...you're getting a Dell whether you like it or not!
Staff at EMC who go out into the world to meet customers have been told their Apple Macs aren't allowed to come with them. Amid Dell's looming takeover of EMC, an edict has been issued insisting that Dell customers must only ever see Dell laptops during meetings and consulting engagements, EMC insiders have told The Register …
...you're getting a Dell whether you like it or not!
Seems like a perfectly valid and understandable business decision to me.
I'm sure GM honchos are cordially invited not to drive their Porsche Cayenne to meetings with partners.
Sounds like my place of work.
invited not to drive their Porsche Cayenne to meetings with partners.
Otherwise you get peppered with complaints?
Sorry. It's Friday.
Don't be sorry, Friday is a Good Thing.
I would assume the rule would appply to anyone using a non dell laptop not just apple?
Yes, but changing from, say, Lenovo to Dell is a non issue as they use the same OS, so no big deal. Changing from OS X to W10 however... This sounds painful. W10 issues made even me consider rollback to 8.1 (and that's one seriously ....ed up system)
Hell no... Up until now I was happily herding bunch of Penguins in my Lenovo. Now I will have to look through broken windows...
Dell do a nice line in penguin based machines...
In my experience, IT pros will often choose a mac even if they need to use windows, so I wouldn't assume this is only OSX users.
Back in the dark ages of PC's, Dell did exactly that - offered a cheaper system with an alternate operating system. The Redmond lawyer team descended on Dell and squashed that with great haste.
@AC & Windows 8/8.1
I recently speccd and am provisioning new desktops for a client. (side work). Got some nice HP micros with the Windows 7 downgrade rights and ordered media for another $5. What a treat. You get Win7 Pro or whatever, along with Win10 for the system on real DVDs!
After using Win 10 for a while, I wanted to roll back to 3.11.
Not one word of a lie about this:
At the moment I am working in a company where all staff are now being required to transition from MBR15 laptops to Lenovo Thinkpads P, with Windows 10. Apparently the rationale behind making 500+ video and image editing and marketing staff move to Windows is simply because in the new workspace they are moving to the designers *preferred the look of the Lenovo chargers to those of Apple*.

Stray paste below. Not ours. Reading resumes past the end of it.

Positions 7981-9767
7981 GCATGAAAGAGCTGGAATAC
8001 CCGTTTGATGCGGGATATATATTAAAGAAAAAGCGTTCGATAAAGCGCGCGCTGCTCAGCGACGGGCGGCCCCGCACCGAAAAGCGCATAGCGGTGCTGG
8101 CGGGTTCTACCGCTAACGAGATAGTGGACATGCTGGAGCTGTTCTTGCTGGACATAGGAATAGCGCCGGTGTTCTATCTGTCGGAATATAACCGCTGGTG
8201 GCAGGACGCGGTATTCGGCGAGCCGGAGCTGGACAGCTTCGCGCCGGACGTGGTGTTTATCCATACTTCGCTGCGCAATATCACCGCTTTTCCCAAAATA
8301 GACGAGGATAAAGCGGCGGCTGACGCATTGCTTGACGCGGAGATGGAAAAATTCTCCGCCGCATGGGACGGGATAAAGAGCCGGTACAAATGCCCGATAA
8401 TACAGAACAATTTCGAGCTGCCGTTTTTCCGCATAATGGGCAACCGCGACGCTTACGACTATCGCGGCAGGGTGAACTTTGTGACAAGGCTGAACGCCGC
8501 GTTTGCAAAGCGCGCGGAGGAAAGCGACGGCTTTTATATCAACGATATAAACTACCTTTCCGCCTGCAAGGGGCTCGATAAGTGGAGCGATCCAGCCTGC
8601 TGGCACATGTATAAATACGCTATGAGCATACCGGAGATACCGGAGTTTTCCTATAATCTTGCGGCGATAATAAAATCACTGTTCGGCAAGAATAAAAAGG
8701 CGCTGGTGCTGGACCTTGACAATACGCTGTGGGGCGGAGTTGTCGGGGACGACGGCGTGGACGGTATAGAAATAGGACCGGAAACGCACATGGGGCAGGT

There are 'transition' meetings, which are coupled with explanations for the the new mot du jour 'Agile Desking' ("no, it is NOT 'Hot Desking', it is about 'shared office environments and better use of your time management"). The new office is apparently all about harmonious working conditions and the blending of ergonomic colours into the working environment - which the bland white Mac power adaptors do not fit into.
Quite how this accounts for the expense of junking close to £1m of new Mac laptops is a puzzle to me. In addition is why you would want to make your video editing staff trash Final Cut Pro and retrain on Adobe Premiere (more huge and unnecessary expenditure) is a further enigma.
Letting the interior designers dictate the computer platform? Are you working for Sir Steve Bong?
I can almost see the expression "Agile Desking"; the best desk is to the most agile. Will the insurers allow you to vault over desks to demonstrate your agility?
"Apparently the rationale behind making 500+ video and image editing and marketing staff move to Windows is simply because in the new workspace they are moving to the designers *preferred the look of the Lenovo chargers to those of Apple*."
Get some black Apple compatible chargers, perhaps?